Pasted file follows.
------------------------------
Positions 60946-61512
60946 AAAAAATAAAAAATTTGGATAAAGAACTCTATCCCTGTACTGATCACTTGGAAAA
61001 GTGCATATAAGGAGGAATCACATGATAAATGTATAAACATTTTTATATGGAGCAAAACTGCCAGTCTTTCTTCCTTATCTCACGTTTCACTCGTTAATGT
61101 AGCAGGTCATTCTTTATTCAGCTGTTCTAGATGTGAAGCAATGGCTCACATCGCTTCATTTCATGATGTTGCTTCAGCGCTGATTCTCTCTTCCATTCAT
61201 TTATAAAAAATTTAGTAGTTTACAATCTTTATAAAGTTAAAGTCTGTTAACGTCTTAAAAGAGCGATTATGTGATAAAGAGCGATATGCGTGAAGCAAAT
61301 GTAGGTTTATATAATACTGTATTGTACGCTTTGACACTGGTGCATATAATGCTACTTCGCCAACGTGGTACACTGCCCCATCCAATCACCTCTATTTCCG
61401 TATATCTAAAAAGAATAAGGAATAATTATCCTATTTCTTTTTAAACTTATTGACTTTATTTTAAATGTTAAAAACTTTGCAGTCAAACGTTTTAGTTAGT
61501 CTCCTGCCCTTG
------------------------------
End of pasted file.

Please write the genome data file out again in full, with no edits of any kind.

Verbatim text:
Positions 60946-61512
60946 AAAAAATAAAAAATTTGGATAAAGAACTCTATCCCTGTACTGATCACTTGGAAAA
61001 GTGCATATAAGGAGGAATCACATGATAAATGTATAAACATTTTTATATGGAGCAAAACTGCCAGTCTTTCTTCCTTATCTCACGTTTCACTCGTTAATGT
61101 AGCAGGTCATTCTTTATTCAGCTGTTCTAGATGTGAAGCAATGGCTCACATCGCTTCATTTCATGATGTTGCTTCAGCGCTGATTCTCTCTTCCATTCAT
61201 TTATAAAAAATTTAGTAGTTTACAATCTTTATAAAGTTAAAGTCTGTTAACGTCTTAAAAGAGCGATTATGTGATAAAGAGCGATATGCGTGAAGCAAAT
61301 GTAGGTTTATATAATACTGTATTGTACGCTTTGACACTGGTGCATATAATGCTACTTCGCCAACGTGGTACACTGCCCCATCCAATCACCTCTATTTCCG
61401 TATATCTAAAAAGAATAAGGAATAATTATCCTATTTCTTTTTAAACTTATTGACTTTATTTTAAATGTTAAAAACTTTGCAGTCAAACGTTTTAGTTAGT
61501 CTCCTGCCCTTG